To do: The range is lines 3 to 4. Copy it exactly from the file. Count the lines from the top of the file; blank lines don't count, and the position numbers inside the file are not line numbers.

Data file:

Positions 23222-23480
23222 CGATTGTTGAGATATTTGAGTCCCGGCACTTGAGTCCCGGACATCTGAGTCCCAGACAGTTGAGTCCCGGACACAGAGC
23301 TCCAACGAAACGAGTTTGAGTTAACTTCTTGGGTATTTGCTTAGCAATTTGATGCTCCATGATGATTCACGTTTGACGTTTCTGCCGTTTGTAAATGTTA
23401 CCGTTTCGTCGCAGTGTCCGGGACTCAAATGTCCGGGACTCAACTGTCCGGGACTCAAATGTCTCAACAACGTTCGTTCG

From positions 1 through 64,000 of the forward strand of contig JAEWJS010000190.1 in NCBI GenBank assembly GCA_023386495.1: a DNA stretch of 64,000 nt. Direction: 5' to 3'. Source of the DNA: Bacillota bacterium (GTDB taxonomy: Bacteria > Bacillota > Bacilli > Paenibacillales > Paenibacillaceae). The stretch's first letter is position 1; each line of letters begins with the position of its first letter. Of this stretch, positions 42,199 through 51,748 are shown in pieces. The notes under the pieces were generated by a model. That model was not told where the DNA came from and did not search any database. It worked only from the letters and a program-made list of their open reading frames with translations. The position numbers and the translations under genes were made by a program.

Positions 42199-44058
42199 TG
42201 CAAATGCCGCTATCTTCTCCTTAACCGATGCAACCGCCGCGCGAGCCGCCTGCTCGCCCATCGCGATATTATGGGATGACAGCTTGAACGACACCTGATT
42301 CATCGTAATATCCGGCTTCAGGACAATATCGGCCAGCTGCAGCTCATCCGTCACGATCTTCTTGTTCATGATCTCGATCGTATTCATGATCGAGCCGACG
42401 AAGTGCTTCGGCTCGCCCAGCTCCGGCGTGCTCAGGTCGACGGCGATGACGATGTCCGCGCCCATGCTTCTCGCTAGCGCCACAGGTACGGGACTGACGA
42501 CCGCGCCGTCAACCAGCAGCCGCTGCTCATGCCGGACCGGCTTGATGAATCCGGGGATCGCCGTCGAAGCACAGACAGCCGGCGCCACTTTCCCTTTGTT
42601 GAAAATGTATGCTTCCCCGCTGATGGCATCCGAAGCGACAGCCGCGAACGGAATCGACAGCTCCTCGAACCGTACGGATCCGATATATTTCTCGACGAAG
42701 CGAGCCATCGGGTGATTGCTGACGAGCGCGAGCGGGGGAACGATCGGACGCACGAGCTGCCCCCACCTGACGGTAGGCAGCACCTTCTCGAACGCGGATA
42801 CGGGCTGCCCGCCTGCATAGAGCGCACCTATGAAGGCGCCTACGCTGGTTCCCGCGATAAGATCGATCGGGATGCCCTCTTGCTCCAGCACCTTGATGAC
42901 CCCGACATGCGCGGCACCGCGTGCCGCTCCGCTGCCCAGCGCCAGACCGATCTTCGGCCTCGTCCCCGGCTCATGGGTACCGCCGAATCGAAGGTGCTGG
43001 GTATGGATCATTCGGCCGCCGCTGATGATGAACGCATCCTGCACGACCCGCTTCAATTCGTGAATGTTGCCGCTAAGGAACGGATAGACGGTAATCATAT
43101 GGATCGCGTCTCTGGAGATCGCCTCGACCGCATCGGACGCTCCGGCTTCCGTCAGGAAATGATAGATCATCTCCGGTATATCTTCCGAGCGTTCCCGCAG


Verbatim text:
23301 TCCAACGAAACGAGTTTGAGTTAACTTCTTGGGTATTTGCTTAGCAATTTGATGCTCCATGATGATTCACGTTTGACGTTTCTGCCGTTTGTAAATGTTA
23401 CCGTTTCGTCGCAGTGTCCGGGACTCAAATGTCCGGGACTCAACTGTCCGGGACTCAAATGTCTCAACAACGTTCGTTCG